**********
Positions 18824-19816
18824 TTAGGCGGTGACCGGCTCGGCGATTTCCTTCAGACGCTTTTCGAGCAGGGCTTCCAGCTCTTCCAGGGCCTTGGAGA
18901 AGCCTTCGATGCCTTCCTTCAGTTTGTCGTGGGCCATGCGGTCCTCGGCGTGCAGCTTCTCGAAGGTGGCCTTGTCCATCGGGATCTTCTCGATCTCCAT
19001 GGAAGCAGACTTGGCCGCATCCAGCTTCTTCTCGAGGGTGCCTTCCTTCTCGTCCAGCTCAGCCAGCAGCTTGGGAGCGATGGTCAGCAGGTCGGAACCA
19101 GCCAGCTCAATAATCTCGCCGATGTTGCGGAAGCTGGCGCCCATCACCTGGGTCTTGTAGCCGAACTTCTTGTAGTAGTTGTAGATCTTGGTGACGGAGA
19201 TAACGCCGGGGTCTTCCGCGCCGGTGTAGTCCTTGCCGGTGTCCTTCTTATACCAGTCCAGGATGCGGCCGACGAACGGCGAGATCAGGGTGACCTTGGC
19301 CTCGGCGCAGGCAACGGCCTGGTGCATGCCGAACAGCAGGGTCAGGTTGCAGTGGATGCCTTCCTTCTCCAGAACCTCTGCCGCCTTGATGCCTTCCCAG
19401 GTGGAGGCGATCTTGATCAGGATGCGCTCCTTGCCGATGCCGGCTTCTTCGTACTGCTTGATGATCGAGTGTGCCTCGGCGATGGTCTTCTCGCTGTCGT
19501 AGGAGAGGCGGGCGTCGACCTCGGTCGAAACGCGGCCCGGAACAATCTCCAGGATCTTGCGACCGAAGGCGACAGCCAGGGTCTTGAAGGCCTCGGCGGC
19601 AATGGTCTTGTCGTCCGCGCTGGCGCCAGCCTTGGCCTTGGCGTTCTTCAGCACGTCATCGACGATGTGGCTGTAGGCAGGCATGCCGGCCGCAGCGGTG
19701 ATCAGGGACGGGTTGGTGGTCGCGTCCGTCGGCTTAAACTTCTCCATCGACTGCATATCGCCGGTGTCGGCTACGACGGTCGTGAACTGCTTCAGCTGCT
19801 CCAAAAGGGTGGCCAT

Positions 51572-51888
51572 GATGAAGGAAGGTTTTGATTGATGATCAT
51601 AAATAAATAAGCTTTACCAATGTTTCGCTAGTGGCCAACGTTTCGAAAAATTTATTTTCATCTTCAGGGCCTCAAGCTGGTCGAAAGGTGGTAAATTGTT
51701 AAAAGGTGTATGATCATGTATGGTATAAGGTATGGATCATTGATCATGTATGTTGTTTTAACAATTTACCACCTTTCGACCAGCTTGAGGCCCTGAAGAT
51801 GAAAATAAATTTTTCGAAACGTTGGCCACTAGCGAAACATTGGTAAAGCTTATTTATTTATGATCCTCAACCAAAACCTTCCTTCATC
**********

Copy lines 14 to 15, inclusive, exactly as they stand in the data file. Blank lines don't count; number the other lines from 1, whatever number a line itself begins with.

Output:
51572 GATGAAGGAAGGTTTTGATTGATGATCAT
51601 AAATAAATAAGCTTTACCAATGTTTCGCTAGTGGCCAACGTTTCGAAAAATTTATTTTCATCTTCAGGGCCTCAAGCTGGTCGAAAGGTGGTAAATTGTT